Experiments were performed in accordance with the German Animal welfare guidelines for the care and use of laboratory animals. The Hannover Medical School and the Nds. Landesamt für Verbraucherschutz und Lebensmittelsicherheit approved all animal protocols. For preparation of adult Schwann cells, adult male Sprague-Dawley rats were deeply anesthetized and sciatic nerves were removed. The sciatic nerves were desheathed, minced, and washed with 10 mL serum-free DMEM low glucose (1 g/L) with L-Glutamine (PAA, Pasching Austria), transferred to a 15 mL tube (TPP, Europe, Switzerland) and washed by centrifugation. For enzymatic dissociation, 15 mg lyophilized Collagenases A and D (Roche, Mannheim, Germany) were dissolved in 10 mL serum-free DMEM; the nerve tissue was incubated at 37°C and 5% CO2 for 20 min followed by trituration through a fire-polished siliconized pasteur pipette and washed for three times with DMEM containing 10% FCS. The cells were resuspended and either seeded onto two 25 cm2 cell culture flasks (TPP, Europe, Switzerland) coated with Laminin (Engelbreth-Holm-Swarm murine sarcoma basement membrane, Sigma-Aldrich, Steinheim, Germany) for immunocytochemical characterization or plated onto 96-well plates for cell viability assay. The viability of Schwann cells was measured before and after incubation for 1 hr, 2 hrs, and 3 hrs in selected media (see below) at 4°C, 37°C, and 18°C (Figure 1).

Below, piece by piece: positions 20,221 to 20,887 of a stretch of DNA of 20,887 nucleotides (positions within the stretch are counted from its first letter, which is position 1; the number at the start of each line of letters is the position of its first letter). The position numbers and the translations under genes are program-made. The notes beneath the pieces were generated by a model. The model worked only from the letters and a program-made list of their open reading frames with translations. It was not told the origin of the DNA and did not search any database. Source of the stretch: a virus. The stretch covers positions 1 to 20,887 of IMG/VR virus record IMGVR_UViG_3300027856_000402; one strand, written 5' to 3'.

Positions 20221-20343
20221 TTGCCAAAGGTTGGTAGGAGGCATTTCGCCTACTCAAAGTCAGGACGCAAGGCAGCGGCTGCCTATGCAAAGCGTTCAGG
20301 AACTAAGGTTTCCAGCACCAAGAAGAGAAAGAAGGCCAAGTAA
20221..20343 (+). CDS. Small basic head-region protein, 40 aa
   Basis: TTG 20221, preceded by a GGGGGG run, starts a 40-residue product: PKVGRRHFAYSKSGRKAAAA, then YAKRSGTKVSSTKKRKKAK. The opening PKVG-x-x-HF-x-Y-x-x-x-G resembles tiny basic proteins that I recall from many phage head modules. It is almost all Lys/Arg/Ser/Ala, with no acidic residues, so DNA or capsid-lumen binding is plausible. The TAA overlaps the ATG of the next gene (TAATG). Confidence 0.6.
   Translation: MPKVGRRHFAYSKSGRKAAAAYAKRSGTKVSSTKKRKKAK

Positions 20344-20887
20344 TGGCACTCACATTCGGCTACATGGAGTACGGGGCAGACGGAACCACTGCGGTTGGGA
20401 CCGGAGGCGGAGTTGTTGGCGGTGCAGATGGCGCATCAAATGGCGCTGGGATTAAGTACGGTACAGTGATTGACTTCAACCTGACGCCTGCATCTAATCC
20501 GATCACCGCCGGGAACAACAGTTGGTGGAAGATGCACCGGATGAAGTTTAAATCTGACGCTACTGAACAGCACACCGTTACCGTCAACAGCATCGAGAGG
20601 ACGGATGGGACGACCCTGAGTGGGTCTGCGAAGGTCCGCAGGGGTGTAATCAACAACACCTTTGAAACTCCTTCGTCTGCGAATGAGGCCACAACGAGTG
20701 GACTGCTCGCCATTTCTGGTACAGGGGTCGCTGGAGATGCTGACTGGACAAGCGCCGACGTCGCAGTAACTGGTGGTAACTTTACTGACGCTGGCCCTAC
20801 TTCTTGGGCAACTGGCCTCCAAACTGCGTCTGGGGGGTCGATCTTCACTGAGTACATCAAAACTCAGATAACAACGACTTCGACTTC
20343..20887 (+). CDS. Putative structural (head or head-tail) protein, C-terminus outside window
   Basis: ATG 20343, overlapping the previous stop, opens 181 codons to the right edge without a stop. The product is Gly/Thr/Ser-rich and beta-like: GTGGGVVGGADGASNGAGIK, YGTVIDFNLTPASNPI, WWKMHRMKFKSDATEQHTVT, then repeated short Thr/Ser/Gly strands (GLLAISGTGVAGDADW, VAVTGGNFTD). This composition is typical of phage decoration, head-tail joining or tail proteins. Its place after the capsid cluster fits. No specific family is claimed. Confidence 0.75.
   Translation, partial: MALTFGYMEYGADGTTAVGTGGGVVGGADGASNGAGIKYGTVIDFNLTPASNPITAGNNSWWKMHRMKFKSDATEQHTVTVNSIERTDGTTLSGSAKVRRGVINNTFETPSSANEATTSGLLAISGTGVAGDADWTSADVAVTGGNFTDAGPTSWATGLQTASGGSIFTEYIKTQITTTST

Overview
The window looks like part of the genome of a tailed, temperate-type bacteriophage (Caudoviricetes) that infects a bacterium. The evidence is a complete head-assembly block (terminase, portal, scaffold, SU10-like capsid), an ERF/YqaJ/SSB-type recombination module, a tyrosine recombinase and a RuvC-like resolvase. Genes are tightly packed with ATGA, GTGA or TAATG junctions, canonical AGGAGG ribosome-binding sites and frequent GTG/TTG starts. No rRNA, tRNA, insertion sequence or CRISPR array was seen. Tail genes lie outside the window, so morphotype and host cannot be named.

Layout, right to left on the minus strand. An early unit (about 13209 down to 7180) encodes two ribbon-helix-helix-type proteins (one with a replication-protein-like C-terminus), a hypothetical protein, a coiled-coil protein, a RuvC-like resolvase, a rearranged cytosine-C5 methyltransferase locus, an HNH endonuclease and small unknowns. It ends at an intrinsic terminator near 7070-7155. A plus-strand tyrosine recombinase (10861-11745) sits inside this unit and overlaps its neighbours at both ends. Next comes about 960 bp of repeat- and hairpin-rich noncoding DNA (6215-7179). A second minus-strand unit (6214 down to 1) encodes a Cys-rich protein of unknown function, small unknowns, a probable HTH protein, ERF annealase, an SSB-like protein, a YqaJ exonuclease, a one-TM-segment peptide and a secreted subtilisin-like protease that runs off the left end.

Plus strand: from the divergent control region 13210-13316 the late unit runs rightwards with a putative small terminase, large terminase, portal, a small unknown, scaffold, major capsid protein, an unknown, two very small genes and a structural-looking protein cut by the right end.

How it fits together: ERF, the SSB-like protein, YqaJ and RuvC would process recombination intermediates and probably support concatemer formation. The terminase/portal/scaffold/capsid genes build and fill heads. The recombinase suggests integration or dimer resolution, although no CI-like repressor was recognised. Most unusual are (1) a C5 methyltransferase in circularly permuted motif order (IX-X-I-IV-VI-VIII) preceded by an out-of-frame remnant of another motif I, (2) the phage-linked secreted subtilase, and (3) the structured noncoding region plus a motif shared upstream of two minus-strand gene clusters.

2.2. Characterization and Quantification of Schwann Cells by Immune Fluorescence
The purity of the prepared Schwann cells was determined by indirect immunofluorescence staining for Schwann cell characteristic marker anti-S100 (polyclonal Rabbit, Dako, Glostrup, Denmark) and visualized with secondary antibody Alexa Fluor 546 (secondary antibody, donkey anti-rabbit, Invitrogen, Karlsruhe, Germany). Nuclei were counterstained with DAPI (Vector Laboratories, CA, USA). Quantification of purity was obtained by counting immunopositive S100 cells in ratio to the number of nuclei. Schwann cell purity was >95% (data not shown).
2.3. Measurement of Metabolic Activity
Viability of Schwann cells of sciatic nerves after incubation in selected media was measured by the CellTiter-Blue (CTB) Cell Viability Assay (Promega, Madison, WI, USA), the CellTiter 96 AQueous Nonradioactive Cell Proliferation Assay (Promega, Madison, WI, USA), which indicates cell viability on the basis of cell metabolism. The CTB assay uses the capacity of viable cells reducing the dye resazurin to resorufin, which emits fluorescence at 590 nm. The intensity of fluorescence is proportional to the number of viable cells. As second independent test to verify results, the CellTiter 96 Aqueous Assay contains a tetrazolium compound (MTS; [3-(4,5-dimethylthiazol-2-yl)-5-(3-carboxymethoxyphenyl)-2-(4-sulfophenyl)-2H-tetrazolium, inner salt]) and PMS (phenazine methosulfate) as an electron coupling reagent. Viable cells reduce the MTS reagent into formazan. The absorbance of formazan can be measured at 490 nm and the quantity of absorbance is directly proportional to the number of viable cells.